Sonata Macabre – It’s Alright Ma (I’m Only Bleeding)

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Child wriggles onto Mother’s lap, crinkling the newspaper she pretends to read into an illegible state. Small eyes look up, widened by fear of consequence; they both know she should be mad, about the paper, about the fight Child started and came home crying about, about…everything.

But after seeing that face she doesn’t have it in her. She turns Child’s head toward the T.V. then, using one hand, caresses his curls exactly the way she knows he likes. She uses her other hand to wipe tears before they have a chance to fall.

She keeps her blurred vision on the small, dull screen. If asked, she would not be able to say what program was on, but she would say not to shut it off. The constant drone of commercials and content are the company she keeps now, a crowd that just wants her around and requires no effort to keep up with. After the long days of work and taking care of Child and his three brothers, she can’t manage much else.

And in thinking of her other children, she realizes they’ll be home soon, each with their own bumps, bruises, stories, hunger, needs; a snore from beneath her tells her at least one thing is taken care of.

Mother gingerly slides out from under Child’s head, and is sure to ease the transition from thigh to couch with her dry hand. She is in the kitchen opening a can of crushed tomatoes when the front door creaks open; she rushes to tell her kids not to let it slam, but stops, silent, upon entering the hall. It isn’t them who’ve entered her house.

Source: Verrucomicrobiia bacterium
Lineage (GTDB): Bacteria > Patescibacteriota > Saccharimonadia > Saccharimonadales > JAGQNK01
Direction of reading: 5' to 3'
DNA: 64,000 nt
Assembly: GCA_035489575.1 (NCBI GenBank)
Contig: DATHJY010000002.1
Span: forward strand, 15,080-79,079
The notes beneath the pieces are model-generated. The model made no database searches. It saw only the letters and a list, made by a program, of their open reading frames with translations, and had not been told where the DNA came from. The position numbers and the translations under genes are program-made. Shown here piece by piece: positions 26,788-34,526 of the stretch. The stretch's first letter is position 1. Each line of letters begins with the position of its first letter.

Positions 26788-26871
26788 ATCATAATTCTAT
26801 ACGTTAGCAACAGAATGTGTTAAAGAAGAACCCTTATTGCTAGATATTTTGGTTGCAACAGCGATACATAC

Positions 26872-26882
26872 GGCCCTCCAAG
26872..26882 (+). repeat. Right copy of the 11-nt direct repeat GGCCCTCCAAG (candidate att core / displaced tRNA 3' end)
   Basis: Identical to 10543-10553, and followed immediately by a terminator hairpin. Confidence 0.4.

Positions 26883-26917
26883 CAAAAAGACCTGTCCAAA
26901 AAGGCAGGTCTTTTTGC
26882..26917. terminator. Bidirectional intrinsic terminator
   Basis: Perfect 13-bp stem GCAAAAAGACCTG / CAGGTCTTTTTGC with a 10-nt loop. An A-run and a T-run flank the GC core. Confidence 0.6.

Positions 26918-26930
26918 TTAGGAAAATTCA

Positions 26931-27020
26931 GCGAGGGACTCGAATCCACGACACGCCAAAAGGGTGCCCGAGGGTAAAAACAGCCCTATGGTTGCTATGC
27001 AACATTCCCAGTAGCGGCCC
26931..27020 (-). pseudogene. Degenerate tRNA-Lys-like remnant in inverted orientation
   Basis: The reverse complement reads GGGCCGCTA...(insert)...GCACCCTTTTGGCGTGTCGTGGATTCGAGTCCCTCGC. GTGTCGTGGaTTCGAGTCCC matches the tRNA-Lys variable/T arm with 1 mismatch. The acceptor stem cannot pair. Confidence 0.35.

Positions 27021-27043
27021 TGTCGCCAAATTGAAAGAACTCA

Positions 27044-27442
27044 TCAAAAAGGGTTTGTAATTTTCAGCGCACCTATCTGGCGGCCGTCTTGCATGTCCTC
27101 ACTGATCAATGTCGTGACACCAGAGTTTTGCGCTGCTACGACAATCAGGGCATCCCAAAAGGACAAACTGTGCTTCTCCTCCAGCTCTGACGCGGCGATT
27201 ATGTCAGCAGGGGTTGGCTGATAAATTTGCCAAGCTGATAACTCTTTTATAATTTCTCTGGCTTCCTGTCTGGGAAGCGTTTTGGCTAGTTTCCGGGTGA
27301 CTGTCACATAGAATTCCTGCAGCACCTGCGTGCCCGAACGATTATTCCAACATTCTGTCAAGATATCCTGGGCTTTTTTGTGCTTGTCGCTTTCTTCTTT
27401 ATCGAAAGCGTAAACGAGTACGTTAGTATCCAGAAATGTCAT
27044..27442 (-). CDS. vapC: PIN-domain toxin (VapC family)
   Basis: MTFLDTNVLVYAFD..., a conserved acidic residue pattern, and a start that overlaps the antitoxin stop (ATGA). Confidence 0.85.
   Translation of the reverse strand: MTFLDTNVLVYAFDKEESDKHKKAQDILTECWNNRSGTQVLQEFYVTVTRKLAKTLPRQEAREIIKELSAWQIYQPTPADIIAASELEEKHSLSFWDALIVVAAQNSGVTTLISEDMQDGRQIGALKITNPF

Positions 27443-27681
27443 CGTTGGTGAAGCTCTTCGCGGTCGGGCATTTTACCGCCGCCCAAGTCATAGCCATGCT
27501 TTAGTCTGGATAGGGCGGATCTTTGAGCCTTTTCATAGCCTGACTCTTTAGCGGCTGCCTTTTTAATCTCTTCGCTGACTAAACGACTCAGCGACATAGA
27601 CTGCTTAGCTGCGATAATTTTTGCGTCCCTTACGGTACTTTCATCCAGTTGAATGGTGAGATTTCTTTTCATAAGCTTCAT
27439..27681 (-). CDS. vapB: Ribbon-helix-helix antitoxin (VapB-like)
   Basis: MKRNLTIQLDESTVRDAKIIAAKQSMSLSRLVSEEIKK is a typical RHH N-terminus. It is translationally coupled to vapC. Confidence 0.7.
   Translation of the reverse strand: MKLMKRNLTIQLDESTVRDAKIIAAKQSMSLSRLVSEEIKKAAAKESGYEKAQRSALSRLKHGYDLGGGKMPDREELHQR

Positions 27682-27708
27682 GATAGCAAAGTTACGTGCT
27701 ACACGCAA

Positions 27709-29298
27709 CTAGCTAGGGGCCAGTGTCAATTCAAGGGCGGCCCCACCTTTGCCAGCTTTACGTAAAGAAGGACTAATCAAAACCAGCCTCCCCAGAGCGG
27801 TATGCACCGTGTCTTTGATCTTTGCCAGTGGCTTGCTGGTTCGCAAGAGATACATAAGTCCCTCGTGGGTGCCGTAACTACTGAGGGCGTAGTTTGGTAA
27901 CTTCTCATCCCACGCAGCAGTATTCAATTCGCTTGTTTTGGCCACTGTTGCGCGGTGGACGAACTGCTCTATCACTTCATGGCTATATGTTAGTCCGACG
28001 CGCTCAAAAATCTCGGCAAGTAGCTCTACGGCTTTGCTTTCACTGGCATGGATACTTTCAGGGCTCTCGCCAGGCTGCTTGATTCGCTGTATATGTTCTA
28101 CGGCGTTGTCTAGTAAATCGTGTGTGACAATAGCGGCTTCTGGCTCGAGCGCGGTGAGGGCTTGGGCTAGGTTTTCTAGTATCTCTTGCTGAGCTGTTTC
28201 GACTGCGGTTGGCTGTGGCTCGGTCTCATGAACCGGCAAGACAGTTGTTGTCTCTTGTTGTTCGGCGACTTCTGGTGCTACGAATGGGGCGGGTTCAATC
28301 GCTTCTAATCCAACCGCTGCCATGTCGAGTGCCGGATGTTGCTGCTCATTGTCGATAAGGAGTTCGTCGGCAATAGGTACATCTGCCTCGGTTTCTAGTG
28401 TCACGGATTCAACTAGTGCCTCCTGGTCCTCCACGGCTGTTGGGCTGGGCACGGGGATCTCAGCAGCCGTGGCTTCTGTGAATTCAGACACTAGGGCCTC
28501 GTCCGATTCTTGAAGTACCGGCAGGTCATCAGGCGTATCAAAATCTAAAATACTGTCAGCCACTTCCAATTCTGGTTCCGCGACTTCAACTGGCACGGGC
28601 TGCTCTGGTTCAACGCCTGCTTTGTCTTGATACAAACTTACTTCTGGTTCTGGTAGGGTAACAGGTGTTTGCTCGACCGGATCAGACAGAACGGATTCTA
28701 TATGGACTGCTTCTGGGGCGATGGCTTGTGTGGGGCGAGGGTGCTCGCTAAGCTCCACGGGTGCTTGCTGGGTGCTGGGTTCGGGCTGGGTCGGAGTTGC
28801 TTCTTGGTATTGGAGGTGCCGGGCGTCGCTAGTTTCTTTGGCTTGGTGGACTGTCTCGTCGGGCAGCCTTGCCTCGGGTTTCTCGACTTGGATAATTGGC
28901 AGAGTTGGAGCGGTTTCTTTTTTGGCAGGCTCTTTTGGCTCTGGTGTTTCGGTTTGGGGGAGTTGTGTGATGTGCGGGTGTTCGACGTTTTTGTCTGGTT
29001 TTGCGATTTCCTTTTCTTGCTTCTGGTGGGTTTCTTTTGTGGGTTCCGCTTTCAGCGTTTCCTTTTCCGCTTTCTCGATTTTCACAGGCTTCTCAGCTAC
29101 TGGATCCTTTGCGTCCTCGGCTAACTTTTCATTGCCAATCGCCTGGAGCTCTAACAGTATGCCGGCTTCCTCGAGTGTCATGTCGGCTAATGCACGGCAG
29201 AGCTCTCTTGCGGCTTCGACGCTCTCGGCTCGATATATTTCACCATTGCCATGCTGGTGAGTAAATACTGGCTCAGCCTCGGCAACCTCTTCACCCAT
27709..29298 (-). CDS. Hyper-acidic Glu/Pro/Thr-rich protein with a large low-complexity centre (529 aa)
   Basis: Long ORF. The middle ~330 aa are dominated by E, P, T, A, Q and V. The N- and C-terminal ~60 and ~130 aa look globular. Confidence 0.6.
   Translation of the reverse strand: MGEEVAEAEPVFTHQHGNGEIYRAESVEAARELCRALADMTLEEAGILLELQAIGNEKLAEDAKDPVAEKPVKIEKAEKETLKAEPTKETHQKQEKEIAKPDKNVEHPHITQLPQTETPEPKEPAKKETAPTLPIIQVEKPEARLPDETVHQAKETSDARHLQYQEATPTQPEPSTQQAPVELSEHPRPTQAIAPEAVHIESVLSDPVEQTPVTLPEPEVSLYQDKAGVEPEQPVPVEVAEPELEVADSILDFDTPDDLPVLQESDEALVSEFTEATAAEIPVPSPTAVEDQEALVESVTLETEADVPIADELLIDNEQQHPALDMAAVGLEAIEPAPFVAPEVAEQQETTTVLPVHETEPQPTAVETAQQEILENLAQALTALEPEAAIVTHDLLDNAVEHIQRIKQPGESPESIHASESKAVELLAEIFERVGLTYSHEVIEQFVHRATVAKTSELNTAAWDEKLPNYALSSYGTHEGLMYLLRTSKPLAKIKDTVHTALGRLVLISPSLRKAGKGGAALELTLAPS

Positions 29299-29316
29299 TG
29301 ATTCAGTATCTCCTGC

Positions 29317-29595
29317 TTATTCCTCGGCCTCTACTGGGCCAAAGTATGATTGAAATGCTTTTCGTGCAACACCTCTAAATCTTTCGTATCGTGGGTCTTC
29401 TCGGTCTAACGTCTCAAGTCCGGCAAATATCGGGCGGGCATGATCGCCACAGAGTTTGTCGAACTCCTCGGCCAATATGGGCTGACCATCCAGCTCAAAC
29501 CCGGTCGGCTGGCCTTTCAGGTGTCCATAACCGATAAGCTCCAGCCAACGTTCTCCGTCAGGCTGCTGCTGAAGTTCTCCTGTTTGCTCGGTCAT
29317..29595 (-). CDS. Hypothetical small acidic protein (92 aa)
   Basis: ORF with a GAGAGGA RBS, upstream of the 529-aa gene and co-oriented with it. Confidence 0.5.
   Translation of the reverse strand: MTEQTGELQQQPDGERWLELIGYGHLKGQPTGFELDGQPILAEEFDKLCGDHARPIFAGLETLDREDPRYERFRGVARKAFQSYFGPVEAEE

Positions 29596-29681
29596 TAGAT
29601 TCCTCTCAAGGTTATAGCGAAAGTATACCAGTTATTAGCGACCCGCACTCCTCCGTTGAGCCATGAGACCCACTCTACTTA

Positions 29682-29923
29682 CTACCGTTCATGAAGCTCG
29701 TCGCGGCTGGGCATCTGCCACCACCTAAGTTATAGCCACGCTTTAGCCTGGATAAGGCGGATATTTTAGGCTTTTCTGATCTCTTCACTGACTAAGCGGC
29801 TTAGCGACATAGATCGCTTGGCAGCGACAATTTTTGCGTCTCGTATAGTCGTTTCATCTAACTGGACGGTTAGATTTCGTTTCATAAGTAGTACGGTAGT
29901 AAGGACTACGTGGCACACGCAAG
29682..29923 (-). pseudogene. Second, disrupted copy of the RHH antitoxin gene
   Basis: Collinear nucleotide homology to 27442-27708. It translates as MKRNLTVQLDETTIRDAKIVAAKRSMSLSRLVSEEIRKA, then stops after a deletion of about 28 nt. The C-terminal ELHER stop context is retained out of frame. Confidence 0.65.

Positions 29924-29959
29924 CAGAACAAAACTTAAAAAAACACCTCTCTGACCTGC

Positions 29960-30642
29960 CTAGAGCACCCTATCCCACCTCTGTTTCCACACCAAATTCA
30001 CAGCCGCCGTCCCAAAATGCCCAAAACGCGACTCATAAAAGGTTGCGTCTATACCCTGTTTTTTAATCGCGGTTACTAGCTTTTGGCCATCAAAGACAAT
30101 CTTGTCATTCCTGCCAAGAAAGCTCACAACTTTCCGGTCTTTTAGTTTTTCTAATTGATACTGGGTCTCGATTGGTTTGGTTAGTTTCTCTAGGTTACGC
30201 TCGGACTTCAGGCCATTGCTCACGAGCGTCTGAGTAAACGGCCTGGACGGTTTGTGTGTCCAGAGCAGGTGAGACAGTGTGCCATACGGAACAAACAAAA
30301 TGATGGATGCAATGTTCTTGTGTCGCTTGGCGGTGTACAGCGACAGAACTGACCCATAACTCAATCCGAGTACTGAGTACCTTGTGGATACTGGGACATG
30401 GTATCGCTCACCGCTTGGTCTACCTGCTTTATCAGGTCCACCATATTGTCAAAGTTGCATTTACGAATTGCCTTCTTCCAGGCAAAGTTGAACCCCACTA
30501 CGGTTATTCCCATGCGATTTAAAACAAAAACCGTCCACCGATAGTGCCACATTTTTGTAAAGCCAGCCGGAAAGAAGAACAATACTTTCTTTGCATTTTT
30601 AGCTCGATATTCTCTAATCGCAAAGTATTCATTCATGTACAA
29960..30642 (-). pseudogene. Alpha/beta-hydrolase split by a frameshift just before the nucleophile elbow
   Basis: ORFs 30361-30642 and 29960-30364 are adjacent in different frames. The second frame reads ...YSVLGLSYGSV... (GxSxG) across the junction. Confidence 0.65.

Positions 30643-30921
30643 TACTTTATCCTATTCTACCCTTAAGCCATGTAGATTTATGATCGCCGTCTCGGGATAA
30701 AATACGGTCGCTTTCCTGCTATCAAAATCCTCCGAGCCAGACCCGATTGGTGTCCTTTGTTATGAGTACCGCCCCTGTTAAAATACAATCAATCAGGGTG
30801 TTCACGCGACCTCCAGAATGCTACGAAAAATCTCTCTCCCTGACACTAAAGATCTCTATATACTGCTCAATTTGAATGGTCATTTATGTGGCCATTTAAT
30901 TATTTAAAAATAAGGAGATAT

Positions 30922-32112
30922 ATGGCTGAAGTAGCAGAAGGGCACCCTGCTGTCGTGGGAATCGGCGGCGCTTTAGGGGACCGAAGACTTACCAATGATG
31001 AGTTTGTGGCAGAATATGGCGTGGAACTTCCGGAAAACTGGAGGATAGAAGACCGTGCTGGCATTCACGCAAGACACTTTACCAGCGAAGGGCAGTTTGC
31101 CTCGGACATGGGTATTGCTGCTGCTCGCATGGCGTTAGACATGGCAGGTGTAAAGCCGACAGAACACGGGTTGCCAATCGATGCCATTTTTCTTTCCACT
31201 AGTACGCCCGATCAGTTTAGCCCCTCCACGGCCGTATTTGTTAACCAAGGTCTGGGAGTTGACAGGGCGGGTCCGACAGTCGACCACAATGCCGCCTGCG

Mother stares at Father; neither one of them blink at the slamming of the door. “Just came to get some things.”

She knows, from experience, how forceful he can be when he deems it necessary, but gets in his way all the same. “You couldn’t even tell me to my face? I had to find out through the newspaper?” Mother says, knuckles whitening as she holds the staircase’s railing, barring the way through.

Even with the added height, Father towers over her. “You’re the one who said you know.”

“Like you didn’t do your best to keep it a secret.” 

Both of their minds flashback to the day, when, instead of being at the football game he was paid to play in states away, he was in town, at a wedding with Another, then playing cards with her on his lap. 

But his Family didn’t hate Mother like he did. She was told, confronted him, and right before he gripped her by the throat (when he only seemed to stop because the other men there made him) he had the same angle on her that he does right now, and the same ferocious disdain in his eyes –

Pitter patter – they both look as Child, with sleepy eyes and his curly hair a mess, runs up to Father. “Divorce us will you?!” Child’s caps the indignant, rhetorical question with a kick to the man’s shins.

Father watches Child sprint underneath Mother’s arm, up the staircase, out of sight. “You gonna go talk to him?” She asks evenly.

He glances up for a second, but only a second before turning and walking out the door. “You’ll get the papers in the mail.”

‘Good luck getting me to sign them.’ She thinks, but doesn’t say; she’s not gonna scream if he isn’t gonna stay. Mother goes to take care of Child, leaving the front door open.


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